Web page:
The Note, 6/1/2009: Behind the Wheel — Obama drives off GM lot — without a warrantee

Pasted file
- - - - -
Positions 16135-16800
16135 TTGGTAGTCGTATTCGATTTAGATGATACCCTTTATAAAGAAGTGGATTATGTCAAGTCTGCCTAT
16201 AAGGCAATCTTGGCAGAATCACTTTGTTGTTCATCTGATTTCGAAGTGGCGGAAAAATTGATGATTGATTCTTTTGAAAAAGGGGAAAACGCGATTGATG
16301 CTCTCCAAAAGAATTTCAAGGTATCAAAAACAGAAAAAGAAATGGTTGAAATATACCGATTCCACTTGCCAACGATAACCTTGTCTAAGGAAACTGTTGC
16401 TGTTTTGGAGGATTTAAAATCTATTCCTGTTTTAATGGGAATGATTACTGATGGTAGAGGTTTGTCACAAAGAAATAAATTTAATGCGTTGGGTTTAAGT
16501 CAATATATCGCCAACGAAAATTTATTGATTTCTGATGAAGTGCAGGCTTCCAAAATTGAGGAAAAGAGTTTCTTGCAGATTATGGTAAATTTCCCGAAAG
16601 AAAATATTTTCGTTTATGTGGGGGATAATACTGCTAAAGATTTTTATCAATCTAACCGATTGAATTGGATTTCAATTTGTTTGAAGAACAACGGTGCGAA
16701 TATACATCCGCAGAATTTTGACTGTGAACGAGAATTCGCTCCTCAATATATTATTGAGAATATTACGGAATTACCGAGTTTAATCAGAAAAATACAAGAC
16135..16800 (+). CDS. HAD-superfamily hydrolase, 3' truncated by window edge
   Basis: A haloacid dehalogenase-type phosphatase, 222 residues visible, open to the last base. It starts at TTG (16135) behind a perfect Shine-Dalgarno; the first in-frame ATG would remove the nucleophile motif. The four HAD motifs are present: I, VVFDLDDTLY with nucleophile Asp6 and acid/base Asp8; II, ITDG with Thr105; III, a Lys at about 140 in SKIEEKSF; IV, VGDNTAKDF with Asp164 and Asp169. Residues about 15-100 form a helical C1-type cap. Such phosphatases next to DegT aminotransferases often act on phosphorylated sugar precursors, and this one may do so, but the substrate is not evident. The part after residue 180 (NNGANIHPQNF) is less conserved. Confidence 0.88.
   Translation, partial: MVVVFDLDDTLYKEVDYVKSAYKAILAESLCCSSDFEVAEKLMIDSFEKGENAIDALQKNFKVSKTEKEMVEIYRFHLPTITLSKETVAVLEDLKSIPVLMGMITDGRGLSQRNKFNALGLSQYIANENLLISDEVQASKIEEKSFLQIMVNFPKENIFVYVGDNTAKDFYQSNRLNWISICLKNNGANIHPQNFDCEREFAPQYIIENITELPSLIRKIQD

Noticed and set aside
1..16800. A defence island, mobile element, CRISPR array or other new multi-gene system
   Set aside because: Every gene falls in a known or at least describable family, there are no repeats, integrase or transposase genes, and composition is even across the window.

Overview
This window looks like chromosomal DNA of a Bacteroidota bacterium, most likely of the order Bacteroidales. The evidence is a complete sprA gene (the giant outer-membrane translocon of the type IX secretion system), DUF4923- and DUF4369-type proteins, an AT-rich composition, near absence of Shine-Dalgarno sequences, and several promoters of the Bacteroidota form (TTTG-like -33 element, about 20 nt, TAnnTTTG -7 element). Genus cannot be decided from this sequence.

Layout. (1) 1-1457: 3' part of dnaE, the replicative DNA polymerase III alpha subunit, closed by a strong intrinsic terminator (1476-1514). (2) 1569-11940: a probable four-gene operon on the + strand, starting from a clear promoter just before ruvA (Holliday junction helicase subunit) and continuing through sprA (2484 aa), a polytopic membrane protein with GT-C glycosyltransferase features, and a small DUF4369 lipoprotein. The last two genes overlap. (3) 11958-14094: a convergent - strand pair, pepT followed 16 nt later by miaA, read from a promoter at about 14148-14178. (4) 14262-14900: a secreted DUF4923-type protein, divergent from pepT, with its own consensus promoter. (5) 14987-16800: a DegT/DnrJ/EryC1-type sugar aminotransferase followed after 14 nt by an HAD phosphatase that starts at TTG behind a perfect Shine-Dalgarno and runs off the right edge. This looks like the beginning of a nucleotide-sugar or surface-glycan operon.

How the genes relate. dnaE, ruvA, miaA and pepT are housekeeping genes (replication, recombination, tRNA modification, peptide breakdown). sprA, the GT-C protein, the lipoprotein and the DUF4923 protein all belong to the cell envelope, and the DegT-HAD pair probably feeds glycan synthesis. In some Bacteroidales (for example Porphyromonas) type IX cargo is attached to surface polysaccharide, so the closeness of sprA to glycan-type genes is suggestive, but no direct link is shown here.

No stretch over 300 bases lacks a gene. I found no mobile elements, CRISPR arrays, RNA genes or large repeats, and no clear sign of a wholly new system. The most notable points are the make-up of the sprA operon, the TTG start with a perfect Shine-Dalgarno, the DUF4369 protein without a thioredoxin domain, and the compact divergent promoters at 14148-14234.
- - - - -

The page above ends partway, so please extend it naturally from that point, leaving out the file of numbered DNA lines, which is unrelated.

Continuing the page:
By Caitlin Taylor

Jun 1, 2009 8:18am